Russian airstrike on Mykolaiv hotel, psychiatric hospital was a war crime, sleuths prove with drone footage

Russian airstrike on Mykolaiv hotel, psychiatric hospital was a war crime, sleuths prove with drone footage

Screenshot of footage of the video of the destruction of the Inhul Hotel. Credit: Truth Hounds 

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Russian forces have been implicated in a war crime after carrying out an aerial attack on the southern Ukrainian city of Mykolaiv on 21 March 2022. The attack targeted civilian areas, hitting the Ingul hotel and the Mykolaiv Regional Psychiatric Hospital No. 1, killing five civilians and injuring three. Truth Hounds, a human rights team that documents war crimes, investigated the incident and provided information to local authorities. They concluded that the attack contained all the characteristics of a war crime and identified the perpetrators.

During the investigation, the Truth Hounds used aerial images captured by a Mavic J3 quadcopter drone to establish the type of ammunition used in the attack, as well as to locate new material evidence and to establish additional details about the incident. The high-quality aerial footage was key to the investigation, allowing to piece together a comprehensive picture of the incident, confirming the severity of the attack and aiding in the identification of the perpetrators.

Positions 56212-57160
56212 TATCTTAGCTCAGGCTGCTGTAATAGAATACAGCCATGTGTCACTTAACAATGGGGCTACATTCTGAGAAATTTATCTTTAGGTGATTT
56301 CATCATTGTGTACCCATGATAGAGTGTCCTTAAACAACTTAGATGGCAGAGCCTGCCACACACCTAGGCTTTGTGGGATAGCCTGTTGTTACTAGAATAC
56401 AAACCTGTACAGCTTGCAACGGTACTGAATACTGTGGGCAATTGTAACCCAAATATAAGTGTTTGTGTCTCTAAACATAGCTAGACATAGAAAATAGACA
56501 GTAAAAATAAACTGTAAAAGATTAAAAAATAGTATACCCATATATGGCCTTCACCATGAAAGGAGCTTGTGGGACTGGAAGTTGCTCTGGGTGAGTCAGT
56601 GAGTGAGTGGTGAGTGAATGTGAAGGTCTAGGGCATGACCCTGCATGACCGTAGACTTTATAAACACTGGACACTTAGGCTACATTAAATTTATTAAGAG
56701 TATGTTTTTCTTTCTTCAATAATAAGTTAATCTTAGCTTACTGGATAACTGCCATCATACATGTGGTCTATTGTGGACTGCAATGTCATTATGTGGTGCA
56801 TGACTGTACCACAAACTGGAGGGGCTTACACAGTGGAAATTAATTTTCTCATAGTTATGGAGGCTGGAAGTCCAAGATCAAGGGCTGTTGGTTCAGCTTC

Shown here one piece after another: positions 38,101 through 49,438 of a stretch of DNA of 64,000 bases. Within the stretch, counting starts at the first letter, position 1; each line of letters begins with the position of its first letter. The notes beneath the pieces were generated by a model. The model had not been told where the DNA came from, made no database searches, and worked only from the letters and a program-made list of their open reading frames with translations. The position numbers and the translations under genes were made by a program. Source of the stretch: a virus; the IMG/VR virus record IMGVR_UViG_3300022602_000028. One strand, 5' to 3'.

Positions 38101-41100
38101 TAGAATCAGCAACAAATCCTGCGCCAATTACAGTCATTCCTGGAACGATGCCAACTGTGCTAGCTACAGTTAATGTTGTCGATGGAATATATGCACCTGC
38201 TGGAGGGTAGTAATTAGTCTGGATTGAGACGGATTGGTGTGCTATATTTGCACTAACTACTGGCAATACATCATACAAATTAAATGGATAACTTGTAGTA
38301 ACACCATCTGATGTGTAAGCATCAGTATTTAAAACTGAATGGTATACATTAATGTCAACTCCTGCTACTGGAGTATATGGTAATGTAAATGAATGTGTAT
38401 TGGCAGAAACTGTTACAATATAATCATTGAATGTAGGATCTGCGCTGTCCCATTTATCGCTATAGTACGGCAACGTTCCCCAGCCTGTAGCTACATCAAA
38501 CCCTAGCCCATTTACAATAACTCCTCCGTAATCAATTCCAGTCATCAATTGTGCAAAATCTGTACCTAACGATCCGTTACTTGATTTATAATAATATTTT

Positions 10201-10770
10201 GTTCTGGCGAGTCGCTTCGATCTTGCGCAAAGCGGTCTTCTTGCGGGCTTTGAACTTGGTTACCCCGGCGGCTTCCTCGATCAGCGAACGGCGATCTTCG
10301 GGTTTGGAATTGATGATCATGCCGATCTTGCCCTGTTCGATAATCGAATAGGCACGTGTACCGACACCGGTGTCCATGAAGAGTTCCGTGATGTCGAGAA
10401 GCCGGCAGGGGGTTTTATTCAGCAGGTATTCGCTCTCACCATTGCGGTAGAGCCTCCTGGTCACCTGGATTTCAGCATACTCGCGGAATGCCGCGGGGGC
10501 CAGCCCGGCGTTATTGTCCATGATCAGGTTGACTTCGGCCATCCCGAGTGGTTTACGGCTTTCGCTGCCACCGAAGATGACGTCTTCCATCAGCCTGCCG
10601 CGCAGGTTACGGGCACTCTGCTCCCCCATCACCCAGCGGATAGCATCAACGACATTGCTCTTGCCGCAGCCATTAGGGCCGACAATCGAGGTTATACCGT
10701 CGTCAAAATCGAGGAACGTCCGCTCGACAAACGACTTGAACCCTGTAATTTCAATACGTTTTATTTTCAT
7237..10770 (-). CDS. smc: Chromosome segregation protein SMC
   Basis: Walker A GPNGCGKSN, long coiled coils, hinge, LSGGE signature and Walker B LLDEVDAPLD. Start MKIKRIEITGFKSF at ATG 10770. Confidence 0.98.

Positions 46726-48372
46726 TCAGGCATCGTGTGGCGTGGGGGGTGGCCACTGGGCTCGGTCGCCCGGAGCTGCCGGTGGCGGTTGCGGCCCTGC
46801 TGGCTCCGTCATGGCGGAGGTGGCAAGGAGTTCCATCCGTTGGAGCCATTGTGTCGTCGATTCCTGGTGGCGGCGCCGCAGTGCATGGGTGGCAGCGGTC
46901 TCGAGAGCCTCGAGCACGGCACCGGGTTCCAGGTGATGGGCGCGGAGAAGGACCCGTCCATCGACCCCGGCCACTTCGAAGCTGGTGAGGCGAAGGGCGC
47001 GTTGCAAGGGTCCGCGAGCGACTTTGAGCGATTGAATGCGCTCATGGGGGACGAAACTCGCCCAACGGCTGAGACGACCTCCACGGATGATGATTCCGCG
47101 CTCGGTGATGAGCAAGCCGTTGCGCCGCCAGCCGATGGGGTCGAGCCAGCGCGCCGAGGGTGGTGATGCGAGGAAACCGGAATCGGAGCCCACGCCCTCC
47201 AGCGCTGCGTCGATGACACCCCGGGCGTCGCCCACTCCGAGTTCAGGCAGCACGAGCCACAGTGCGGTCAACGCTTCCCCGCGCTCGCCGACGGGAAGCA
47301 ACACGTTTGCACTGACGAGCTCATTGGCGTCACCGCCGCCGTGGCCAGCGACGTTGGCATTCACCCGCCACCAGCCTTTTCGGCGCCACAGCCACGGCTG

Particularly, by analyzing the physical evidence alongside the drone footage, Truth Hounds concluded that the weapon used was likely an RBK-500 ZAB-2.5 incendiary cluster bomb, a weapon banned by international law due to the suffering and destruction it causes.

They narrowed down the launch location to Belbek in occupied Crimea and the possible perpetrators to the 2nd or 3rd squadron of the 559th Bombardment Regiment of the 1st Guards Mixed Aviation Division of the 4th Army of the Russian Space and Air Force, permanently located at the airfield in Morozovsk, Rostov Oblast. In 2015, this regiment bombed civilian objects in Syria.

The evidence gathered in the investigation into the Mykolaiv attack made it clear that Russian forces deliberately targeted civilian areas, committing a war crime in the process. Even if the attack was directed at the Mykolaiv ship repair factory, the munitions used were unguided, which is a war crime in itself. Moreover, Ukraine’s fleet was destroyed, and the ship repair factory could not have been a legitimate target, Truth Hounds argues, presenting arguments to support the classification of this attack as a war crime.

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